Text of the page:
Sea state trends and variability: consistency between models, altimeters, buoys, and seismic data (1979‐2016)

Type Article
Date 2019-06
Language English
Author(s) Stopa Justin1, 2, Ardhuin FabriceORCID5, Stutzmann Eleonore3, Lecocq Thomas4
Affiliation(s) 1 : Department of Ocean Resources and Engineering, School of Ocean and Earth Science and TechnologyUniversity of Hawaii at Manoa Honolulu, USA
2 : Univ. Brest, CNRS, IRD, Ifremer, Laboratoire d'Océanographie Physique et Spatiale (LOPS), IUEM Brest ,France
3 : Institut de Physique du Globe de Paris, CNRS‐UMR7480 Paris ,France
4 : Seismology‐Gravimetry, Royal Observatory of Belgium, Belgium
5 : Univ. Brest, CNRS, IRD, Ifremer, Laboratoire d'Océanographie Physique et Spatiale (LOPS), IUEM Brest ,France
Source Journal Of Geophysical Research-oceans (2169-9275) (American Geophysical Union (AGU)), 2019-06 , Vol. 124 , N. 6 , P. 3923-3940
DOI 10.1029/2018JC014607
WOS© Times Cited 5
Keyword(s) wave hindcasting, COWCLIP, seismic noise, long-term trends, Climate Forecast System Reanalysis, data homogeneity
Abstract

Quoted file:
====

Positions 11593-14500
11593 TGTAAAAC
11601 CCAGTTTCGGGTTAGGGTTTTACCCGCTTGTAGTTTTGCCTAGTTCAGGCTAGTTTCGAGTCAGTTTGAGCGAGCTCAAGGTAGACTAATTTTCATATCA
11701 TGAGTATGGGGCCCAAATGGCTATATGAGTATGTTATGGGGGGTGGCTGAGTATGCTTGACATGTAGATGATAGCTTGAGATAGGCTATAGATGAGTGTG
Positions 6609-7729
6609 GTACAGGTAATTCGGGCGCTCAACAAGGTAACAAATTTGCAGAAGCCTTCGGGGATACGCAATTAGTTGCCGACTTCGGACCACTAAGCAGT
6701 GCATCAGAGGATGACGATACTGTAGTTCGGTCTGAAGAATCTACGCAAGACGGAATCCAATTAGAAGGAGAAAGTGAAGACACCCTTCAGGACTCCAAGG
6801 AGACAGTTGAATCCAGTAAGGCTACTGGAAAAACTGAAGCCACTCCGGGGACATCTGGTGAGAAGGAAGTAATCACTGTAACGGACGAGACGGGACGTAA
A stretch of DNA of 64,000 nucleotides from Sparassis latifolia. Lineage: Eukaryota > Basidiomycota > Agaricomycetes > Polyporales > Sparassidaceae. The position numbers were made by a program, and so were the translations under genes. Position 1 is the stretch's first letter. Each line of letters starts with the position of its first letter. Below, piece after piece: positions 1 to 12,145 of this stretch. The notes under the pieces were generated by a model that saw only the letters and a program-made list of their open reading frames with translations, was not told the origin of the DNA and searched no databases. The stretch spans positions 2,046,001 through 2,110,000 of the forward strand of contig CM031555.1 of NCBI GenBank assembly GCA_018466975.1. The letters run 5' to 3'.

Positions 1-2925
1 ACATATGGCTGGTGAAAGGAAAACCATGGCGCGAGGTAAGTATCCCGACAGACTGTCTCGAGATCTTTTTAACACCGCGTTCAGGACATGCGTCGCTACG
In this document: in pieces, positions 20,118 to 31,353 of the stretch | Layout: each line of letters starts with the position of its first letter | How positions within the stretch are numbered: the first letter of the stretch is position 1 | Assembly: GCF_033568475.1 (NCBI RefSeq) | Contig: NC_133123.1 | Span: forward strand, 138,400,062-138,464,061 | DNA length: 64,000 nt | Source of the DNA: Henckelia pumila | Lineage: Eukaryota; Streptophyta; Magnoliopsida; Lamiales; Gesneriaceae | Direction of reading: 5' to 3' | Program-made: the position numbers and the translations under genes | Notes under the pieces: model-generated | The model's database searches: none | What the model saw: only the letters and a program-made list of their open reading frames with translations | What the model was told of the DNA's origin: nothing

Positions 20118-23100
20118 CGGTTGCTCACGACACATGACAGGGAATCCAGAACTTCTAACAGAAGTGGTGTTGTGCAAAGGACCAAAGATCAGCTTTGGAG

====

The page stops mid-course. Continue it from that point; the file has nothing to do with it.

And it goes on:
Wave hindcasts of long time series (> 30 years) have been instrumental in understanding the wave climate. However it is still difficult to have a consistent reanalysis suitable for study of trends and inter‐annual variability. Here we explore the consistency of a wave hindcast with independent observations from moored buoys, satellite altimeters, and seismic data. We use the Climate Forecast System Reanalysis (CFSR) winds to drive a wave model since extreme events are generally well captured. Unfortunately the original CFSR winds are not homogeneous in time. We systematically modify this wind field in time and space to produce a wave field that has homogeneous differences against the Globwave/SeaStateCCI altimeter wave height database. These corrections to the winds and resulting waves are validated using independent buoy and microseism data. We particularly use seismic data in the dominant double‐frequency band, around 5 s period, that are generated by opposing waves of equal frequencies. The seismic data confirms that our correction of time‐varying biases is consistent, even in remote and under‐sampled region such as the Southern Ocean where the original CFSR biases are strongest. Our analysis is performed on monthly time series and we expect the monthly statistics to be better suited for climate studies. Remaining issues with time consistency of reanalysis products and associated wave hindcasts are further discussed.

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